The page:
FDA Considering How Supply Chain Needs Auditing
In the wake of recent drug quality incidents such as the heparin contamination, the FDA is seriously considering how drug ingredient supply chains need to be audited, according to staff from the Center for Drug Evaluation and Research’s Office of Compliance.
Steve Wolfgang, a consumer safety officer with the Division of Manufacturing and Product Quality, made the statement last month at the International Society for Pharmaceutical Engineering’s 2008 Engineering Regulatory Compliance conference.
Noting the importance of using stronger supplier qualification programs and increasing the frequency of vendor audits, Wolfgang said supplier agreements often focus more on price and less on the ability to trace ingredients.
He emphasized the importance of drugmakers’ audits of ingredient suppliers to ensure there are no unknown GMP deficiencies. He also encouraged companies to pay attention to suppliers’ GMP and good distribution practices.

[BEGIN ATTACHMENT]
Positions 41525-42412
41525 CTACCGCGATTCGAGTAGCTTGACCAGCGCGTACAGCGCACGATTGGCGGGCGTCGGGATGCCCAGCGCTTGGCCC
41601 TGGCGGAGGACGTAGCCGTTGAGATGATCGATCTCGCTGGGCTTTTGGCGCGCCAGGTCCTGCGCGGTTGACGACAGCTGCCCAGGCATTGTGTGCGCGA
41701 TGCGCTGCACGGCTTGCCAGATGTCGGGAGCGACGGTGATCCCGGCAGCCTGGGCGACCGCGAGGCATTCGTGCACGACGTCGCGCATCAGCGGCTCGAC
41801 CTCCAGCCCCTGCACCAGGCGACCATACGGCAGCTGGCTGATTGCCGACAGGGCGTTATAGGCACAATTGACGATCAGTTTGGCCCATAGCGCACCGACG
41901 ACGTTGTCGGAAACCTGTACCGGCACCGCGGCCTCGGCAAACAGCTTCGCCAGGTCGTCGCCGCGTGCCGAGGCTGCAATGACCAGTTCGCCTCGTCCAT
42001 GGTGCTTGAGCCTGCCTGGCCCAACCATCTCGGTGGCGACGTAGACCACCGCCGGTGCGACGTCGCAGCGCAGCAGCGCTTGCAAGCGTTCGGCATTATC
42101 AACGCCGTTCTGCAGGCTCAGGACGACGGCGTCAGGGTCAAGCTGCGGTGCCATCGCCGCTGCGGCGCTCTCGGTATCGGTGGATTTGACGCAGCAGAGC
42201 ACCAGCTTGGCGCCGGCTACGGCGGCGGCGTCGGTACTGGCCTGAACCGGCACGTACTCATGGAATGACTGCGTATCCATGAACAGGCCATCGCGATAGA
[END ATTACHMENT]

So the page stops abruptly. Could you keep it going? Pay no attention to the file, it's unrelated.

When asked if the FDA plans to require firms to audit their suppliers, Wolfgang said he could not say whether changes to regulations are under consideration. He said current GMP rules are strong and give the agency the authority to focus on the ingredient supply chain.
He also said some authorities the agency might not have on drug ingredients would be granted under legislation pending in Congress. The FDA Globalization Act, for which the House has held a series of hearings, would require documentation of the origins of pharmaceutical ingredients. It also would mandate preapproval inspections and require manufacturers of drugs and drug ingredients to establish where such chemicals are produced.